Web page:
You are here

Brazil: Stocks take new plunge on virus fears

nz_brazilstock_120331.jpg
Brazilian stocks plunged on Wednesday on fears about the economic impact of the coronavirus pandemic, leading the Sao Paulo stock exchange to suspend trading for the second time this week.

[SAO PAULO] Brazilian stocks plunged on Wednesday on fears about the economic impact of the coronavirus pandemic, leading the Sao Paulo stock exchange to suspend trading for the second time this week.

The Ibovespa index closed down 7.64 per cent, after earlier dropping 10.1 per cent, which triggered automatic circuit breakers that interrupt trading for 30 minutes in such cases.

That came two days after a "Black Monday" crash led to the same measure. That day, the index closed 12.7 per cent down, its worst day since 1998.

Oil and airline stocks were again hit especially hard, as the virus disrupted both industries.

Shares in state-run oil company Petrobras closed down more than 10 per cent, after losing 30 per cent Monday.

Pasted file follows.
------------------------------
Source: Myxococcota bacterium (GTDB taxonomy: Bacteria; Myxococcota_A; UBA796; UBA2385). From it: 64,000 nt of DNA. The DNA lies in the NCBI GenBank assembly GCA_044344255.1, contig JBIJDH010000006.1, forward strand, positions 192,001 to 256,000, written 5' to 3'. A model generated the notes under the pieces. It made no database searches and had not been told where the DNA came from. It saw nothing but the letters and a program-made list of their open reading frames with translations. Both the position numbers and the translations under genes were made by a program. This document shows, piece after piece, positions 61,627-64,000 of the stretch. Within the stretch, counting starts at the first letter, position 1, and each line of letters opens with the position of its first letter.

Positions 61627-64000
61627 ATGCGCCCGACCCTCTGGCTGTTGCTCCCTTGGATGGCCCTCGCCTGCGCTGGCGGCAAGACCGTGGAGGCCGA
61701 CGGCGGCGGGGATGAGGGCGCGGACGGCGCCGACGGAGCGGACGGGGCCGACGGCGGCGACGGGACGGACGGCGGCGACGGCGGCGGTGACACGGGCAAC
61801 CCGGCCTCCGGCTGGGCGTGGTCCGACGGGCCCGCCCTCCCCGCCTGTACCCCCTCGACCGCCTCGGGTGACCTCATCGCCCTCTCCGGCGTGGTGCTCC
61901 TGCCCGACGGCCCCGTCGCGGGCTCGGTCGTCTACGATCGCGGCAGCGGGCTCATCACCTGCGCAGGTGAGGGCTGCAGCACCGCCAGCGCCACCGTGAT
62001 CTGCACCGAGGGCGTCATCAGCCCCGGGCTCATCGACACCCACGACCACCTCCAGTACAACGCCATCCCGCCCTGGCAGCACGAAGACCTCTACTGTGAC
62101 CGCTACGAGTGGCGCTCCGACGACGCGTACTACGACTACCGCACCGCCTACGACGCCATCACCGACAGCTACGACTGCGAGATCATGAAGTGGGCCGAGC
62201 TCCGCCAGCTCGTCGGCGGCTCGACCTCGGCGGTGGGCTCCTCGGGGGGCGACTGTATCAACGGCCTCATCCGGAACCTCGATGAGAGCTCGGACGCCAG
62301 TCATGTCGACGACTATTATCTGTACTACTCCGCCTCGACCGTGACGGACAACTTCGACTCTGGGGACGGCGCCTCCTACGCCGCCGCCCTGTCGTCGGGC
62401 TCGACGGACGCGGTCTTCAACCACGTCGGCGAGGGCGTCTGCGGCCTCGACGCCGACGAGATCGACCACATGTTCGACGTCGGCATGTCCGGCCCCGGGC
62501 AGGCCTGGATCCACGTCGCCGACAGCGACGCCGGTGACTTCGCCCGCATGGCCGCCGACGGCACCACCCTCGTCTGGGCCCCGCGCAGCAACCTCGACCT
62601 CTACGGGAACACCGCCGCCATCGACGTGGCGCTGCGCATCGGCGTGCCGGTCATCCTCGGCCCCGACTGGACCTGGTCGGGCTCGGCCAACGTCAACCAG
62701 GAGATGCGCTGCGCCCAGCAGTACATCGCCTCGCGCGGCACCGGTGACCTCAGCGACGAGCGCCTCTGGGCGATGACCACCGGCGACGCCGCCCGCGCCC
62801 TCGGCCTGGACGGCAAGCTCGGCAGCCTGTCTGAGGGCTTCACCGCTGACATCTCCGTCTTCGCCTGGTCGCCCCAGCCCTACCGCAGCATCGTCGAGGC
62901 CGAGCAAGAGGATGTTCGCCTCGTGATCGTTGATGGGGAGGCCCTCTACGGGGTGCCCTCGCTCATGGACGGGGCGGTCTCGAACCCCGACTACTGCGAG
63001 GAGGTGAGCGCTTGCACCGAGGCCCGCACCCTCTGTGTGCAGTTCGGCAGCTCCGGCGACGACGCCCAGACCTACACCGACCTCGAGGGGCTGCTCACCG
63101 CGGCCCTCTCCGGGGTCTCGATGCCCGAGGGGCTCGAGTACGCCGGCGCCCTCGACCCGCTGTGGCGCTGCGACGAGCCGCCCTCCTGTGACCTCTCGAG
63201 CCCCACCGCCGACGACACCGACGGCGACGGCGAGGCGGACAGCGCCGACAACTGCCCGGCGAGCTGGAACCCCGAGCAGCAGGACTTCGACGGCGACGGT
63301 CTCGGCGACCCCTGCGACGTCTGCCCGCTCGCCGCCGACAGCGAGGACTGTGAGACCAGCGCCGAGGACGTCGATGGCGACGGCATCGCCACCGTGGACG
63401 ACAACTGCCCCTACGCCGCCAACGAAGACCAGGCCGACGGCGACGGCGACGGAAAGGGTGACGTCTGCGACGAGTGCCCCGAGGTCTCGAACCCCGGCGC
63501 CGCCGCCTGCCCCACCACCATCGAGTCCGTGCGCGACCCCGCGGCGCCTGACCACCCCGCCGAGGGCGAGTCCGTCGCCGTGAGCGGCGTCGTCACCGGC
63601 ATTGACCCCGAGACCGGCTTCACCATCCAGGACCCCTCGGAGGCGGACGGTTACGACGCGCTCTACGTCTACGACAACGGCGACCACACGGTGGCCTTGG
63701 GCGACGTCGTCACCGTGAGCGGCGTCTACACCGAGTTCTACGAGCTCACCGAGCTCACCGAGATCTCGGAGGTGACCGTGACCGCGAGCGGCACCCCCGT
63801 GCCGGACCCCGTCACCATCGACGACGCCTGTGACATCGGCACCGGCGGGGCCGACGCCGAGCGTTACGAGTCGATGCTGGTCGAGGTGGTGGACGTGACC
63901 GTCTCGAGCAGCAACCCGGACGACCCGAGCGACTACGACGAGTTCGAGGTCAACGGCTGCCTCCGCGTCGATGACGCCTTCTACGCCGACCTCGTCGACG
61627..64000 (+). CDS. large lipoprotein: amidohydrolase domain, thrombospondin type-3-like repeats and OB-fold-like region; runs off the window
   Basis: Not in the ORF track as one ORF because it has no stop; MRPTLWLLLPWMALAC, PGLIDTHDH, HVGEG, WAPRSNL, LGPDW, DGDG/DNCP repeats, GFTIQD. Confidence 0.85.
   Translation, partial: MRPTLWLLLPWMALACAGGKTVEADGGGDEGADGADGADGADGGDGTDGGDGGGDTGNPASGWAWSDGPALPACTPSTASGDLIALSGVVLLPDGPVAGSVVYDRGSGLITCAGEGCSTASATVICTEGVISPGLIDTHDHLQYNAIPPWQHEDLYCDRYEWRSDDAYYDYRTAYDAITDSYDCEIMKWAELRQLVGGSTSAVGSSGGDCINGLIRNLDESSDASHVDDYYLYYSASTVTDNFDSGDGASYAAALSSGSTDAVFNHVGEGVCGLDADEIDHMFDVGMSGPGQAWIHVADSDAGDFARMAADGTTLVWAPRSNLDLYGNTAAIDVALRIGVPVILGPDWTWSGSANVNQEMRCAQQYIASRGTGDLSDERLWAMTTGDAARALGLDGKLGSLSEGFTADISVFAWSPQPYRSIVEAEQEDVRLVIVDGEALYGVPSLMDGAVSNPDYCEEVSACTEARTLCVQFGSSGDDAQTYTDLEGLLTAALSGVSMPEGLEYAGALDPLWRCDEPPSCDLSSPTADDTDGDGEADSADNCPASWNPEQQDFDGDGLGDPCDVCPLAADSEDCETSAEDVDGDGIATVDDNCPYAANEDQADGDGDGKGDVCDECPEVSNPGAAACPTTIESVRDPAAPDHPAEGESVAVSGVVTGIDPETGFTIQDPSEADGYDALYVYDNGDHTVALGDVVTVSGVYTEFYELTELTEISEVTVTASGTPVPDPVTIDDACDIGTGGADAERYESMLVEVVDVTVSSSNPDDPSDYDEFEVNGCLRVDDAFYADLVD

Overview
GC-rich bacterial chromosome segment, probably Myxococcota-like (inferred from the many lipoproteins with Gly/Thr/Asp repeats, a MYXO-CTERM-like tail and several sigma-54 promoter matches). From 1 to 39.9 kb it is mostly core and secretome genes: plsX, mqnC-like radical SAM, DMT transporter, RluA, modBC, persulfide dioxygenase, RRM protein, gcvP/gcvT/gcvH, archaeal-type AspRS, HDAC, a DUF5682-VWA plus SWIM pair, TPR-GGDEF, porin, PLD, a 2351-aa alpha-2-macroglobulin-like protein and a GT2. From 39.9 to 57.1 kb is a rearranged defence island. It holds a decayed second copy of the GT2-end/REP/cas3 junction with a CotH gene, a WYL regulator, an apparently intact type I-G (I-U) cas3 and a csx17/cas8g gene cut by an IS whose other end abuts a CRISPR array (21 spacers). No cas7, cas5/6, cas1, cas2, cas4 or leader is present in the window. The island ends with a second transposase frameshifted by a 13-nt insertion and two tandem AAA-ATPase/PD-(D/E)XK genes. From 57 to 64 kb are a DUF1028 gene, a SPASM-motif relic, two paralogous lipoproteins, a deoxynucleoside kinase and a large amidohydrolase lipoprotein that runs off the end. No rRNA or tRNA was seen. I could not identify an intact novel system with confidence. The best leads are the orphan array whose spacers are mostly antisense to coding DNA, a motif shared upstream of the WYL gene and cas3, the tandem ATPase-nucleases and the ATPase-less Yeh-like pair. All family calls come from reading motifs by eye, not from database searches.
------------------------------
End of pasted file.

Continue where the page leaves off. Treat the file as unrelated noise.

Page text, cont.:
Airlines Azul and Gol both closed down nearly 15 per cent.

The Ibovespa index was down more than 12 per cent shortly after the temporary closure, but regained some ground in afternoon trading.

The index had regained 7.14 per cent Tuesday, but the latest losses erased that and then some.

The Brazilian real, which has been pummeled by the recent turmoil, fell more than seven per cent, to 4.765 to the dollar.

Brazil, Latin America's largest economy, cut its 2020 economic growth forecast Wednesday to 2.1 per cent over the coronavirus pandemic, saying the fallout would likely shave 0.3 percentage points - and maybe more - off the figure this year.

Some private analysts say the impact could be even worse, lowering their growth forecasts for Brazil to 1.5 per cent or less - bad news for far-right President Jair Bolsonaro just over a year into his term.

Brazil has 52 confirmed cases of the new coronavirus. It has not reported any deaths so far.

But the economy is being hit hard because of Brazil's close ties with China, its largest trading partner and the main destination for its key commodity exports.

AFP